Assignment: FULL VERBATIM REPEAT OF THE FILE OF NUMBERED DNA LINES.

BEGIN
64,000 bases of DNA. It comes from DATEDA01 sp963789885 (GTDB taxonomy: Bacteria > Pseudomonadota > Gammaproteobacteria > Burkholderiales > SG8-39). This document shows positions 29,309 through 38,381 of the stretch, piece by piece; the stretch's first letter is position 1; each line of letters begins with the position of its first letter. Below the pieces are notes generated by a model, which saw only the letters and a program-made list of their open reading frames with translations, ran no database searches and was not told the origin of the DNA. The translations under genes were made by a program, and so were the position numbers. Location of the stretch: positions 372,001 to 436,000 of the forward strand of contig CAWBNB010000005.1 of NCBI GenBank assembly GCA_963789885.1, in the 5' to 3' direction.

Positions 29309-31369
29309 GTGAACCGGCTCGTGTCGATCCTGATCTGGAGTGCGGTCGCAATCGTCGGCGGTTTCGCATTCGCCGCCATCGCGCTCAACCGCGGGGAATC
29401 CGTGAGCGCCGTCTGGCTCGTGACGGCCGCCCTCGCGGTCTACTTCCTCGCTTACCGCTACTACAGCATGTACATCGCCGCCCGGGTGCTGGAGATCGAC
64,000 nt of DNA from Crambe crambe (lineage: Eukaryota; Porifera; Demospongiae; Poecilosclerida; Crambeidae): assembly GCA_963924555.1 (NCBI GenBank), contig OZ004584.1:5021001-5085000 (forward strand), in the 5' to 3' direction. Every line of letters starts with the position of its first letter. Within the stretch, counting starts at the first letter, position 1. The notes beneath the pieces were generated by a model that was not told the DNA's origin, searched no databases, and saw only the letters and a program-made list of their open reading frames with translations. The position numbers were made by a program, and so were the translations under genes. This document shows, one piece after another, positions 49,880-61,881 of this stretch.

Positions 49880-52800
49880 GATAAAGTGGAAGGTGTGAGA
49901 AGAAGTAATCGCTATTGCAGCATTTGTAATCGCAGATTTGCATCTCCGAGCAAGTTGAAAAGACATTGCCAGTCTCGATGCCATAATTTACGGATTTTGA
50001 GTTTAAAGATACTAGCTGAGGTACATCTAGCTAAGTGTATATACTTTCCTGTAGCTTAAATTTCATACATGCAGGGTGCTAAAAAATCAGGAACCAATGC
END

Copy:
64,000 bases of DNA. It comes from DATEDA01 sp963789885 (GTDB taxonomy: Bacteria > Pseudomonadota > Gammaproteobacteria > Burkholderiales > SG8-39). This document shows positions 29,309 through 38,381 of the stretch, piece by piece; the stretch's first letter is position 1; each line of letters begins with the position of its first letter. Below the pieces are notes generated by a model, which saw only the letters and a program-made list of their open reading frames with translations, ran no database searches and was not told the origin of the DNA. The translations under genes were made by a program, and so were the position numbers. Location of the stretch: positions 372,001 to 436,000 of the forward strand of contig CAWBNB010000005.1 of NCBI GenBank assembly GCA_963789885.1, in the 5' to 3' direction.

Positions 29309-31369
29309 GTGAACCGGCTCGTGTCGATCCTGATCTGGAGTGCGGTCGCAATCGTCGGCGGTTTCGCATTCGCCGCCATCGCGCTCAACCGCGGGGAATC
29401 CGTGAGCGCCGTCTGGCTCGTGACGGCCGCCCTCGCGGTCTACTTCCTCGCTTACCGCTACTACAGCATGTACATCGCCGCCCGGGTGCTGGAGATCGAC
64,000 nt of DNA from Crambe crambe (lineage: Eukaryota; Porifera; Demospongiae; Poecilosclerida; Crambeidae): assembly GCA_963924555.1 (NCBI GenBank), contig OZ004584.1:5021001-5085000 (forward strand), in the 5' to 3' direction. Every line of letters starts with the position of its first letter. Within the stretch, counting starts at the first letter, position 1. The notes beneath the pieces were generated by a model that was not told the DNA's origin, searched no databases, and saw only the letters and a program-made list of their open reading frames with translations. The position numbers were made by a program, and so were the translations under genes. This document shows, one piece after another, positions 49,880-61,881 of this stretch.

Positions 49880-52800
49880 GATAAAGTGGAAGGTGTGAGA
49901 AGAAGTAATCGCTATTGCAGCATTTGTAATCGCAGATTTGCATCTCCGAGCAAGTTGAAAAGACATTGCCAGTCTCGATGCCATAATTTACGGATTTTGA
50001 GTTTAAAGATACTAGCTGAGGTACATCTAGCTAAGTGTATATACTTTCCTGTAGCTTAAATTTCATACATGCAGGGTGCTAAAAAATCAGGAACCAATGC